Tuesday, April 20, 2010

Skunked! No flights to French Olympic Week

"I got skunked" is a typical way (at least in Maryland) to describe a session of windsurfing that didn't happen. Usually this is due to lack of wind, but sometimes you can be skunked for other reasons. In this case, I'm missing an entire regatta because last week, a giant cloud of volcanic ash descended on Europe.

Map of the spread of the ash cloud (New York Times)

Europe is a complete mess as people unable to get home are fleeing like rats to southern airports, which are the only ones currently still open. Currently, a few more airports are open, but people are making some epic journeys to get home again.

As for me, my flight wasn't cancelled until the morning of my departure date. I ended up going to the Miami airport twice to find another flight. MIA reminded me of the Moscow airport - long, slow lines to the ticketing area with sad-eyed Europeans crushed up against the counters, all waiting for a sign of hope that they would get back home. I waited for a few hours to find the next flight to France (with a variety of carriers) but nothing good was available. The best flight would get me to Hyeres the night before the racing begins. With a high chance of losing my equipment in the travel confusion and a too-short jet lag recovery time, it wasn't worth it for me to push on to the regatta. I revised my plan and will now compete in Medemblik, Netherlands, at the end of May instead of beginning the season with the French regatta.

Here are a few links to articles about the ash cloud:

Thursday, April 15, 2010

Wind and Surfers Challenge 2010

The Miami Wind and Surfers Challenge, held last weekend (April 9-11) saw some great conditions and racing by the local Formula fleet. The event doubled as the Formula Experience North American Championships, and although the kids' fleet has died out in the USA in favor of the Bic Techno one-design class, a couple talented kids from Brazil and Peru showed up to race.

Formula Experience sailors work on their start

Three local sailors participated in the Kona one-design fleet, making for some entertaining and close racing.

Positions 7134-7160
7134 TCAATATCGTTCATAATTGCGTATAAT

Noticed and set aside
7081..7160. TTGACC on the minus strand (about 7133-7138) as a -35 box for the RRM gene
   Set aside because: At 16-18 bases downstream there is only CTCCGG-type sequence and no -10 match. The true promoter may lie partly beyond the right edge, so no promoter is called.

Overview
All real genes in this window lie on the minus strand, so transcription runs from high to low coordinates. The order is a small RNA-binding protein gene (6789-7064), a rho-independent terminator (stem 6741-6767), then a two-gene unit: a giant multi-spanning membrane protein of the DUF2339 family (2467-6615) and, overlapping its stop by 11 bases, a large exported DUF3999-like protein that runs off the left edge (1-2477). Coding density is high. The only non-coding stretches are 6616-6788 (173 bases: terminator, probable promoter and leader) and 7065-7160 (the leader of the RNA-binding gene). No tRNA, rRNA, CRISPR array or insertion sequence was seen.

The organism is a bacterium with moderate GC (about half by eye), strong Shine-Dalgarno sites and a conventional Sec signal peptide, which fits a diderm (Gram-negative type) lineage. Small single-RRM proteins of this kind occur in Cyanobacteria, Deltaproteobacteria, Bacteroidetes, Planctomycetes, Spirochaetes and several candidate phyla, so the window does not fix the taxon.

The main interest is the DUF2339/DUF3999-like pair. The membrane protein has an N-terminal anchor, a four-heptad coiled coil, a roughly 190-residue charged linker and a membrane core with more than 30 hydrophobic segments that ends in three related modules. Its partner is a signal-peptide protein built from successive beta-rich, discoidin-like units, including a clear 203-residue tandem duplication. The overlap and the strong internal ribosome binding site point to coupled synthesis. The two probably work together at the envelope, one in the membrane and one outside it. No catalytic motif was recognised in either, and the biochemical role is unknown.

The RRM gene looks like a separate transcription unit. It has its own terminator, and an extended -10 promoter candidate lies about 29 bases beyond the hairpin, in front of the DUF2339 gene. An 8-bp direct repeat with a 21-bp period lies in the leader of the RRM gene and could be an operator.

"Kona Man" Mike Rayl and Miami SailLaser manager Roberto Porter cross tacks

Conditions were fantastic for all three days of racing. Wind averaged around 15 knots on Friday and Saturday, dying off a bit for Sunday as rain moved in. Our event organizer, Alex Morales, in classic fashion, ran the races "PR-style." This meant he modified the course to provide the best photo opportunities possible. The short, windward-leeward courses provided fantastic practice for starts and laylines. Alex positioned the committee boat in the middle of the course and required the fleet to sail through the start/finish line on every leg. This made the boards sail close to the boat, making us find two or even three laylines each leg instead of the usual one (and created excellent pictures of the racing for Alex's website).

Leading a start

The short course made having a good start very critical. On the first day, I tried to start from a different place on the line each race, and on the following days I tried to start to win the first layline. This was a difficult task competing against the fastest local guys, Ron Kern and Fernando Martinez. I got off the line well for the most part, but they usually rolled me within the first minute or two. Ron and Fernando match-raced after the start, with Fernando having a slight edge on speed, but Ron pulling off some really good tactics to stay close. I was well matched with a Cuban National Team sailor, Raul Elosequi, and we battled it out a number of times. I had an edge with a better upwind angle, but if I made a tactical mistake or he had a better start, the fight began.

Ron and Fernando dueling

Alex made the start a greater challenge when he decided that he was tired of all the boards starting on port (we were trying to avoid tacking twice to reach the layline). He moved the boat end of the line so far upwind that we couldn't get above it on port tack. Despite general eye-rolling, everyone started on starboard. With the steep starboard angle, it was more difficult to nail the best place on the line while keeping the other boards in mind, but a great exercise in timing.

An exciting start on port tack (I'm about to get pitched in the water)

I finished third, a nice follow-up to the Formula Worlds.

(left to right): me (3rd), Fernando (1st), and Ron (2nd)

The event was well organized and really fun thanks to Alex Morales and Simona Madan. Also a big thanks to my great sponsors, Compass Marketing, and KA Sails, for making all my events exceptional.

On Sunday, I leave for the French Olympic Week, my first major RS:X World Cup event of the season. As I've made some real improvements this winter, I'm really looking forward to starting the Olympic Class events.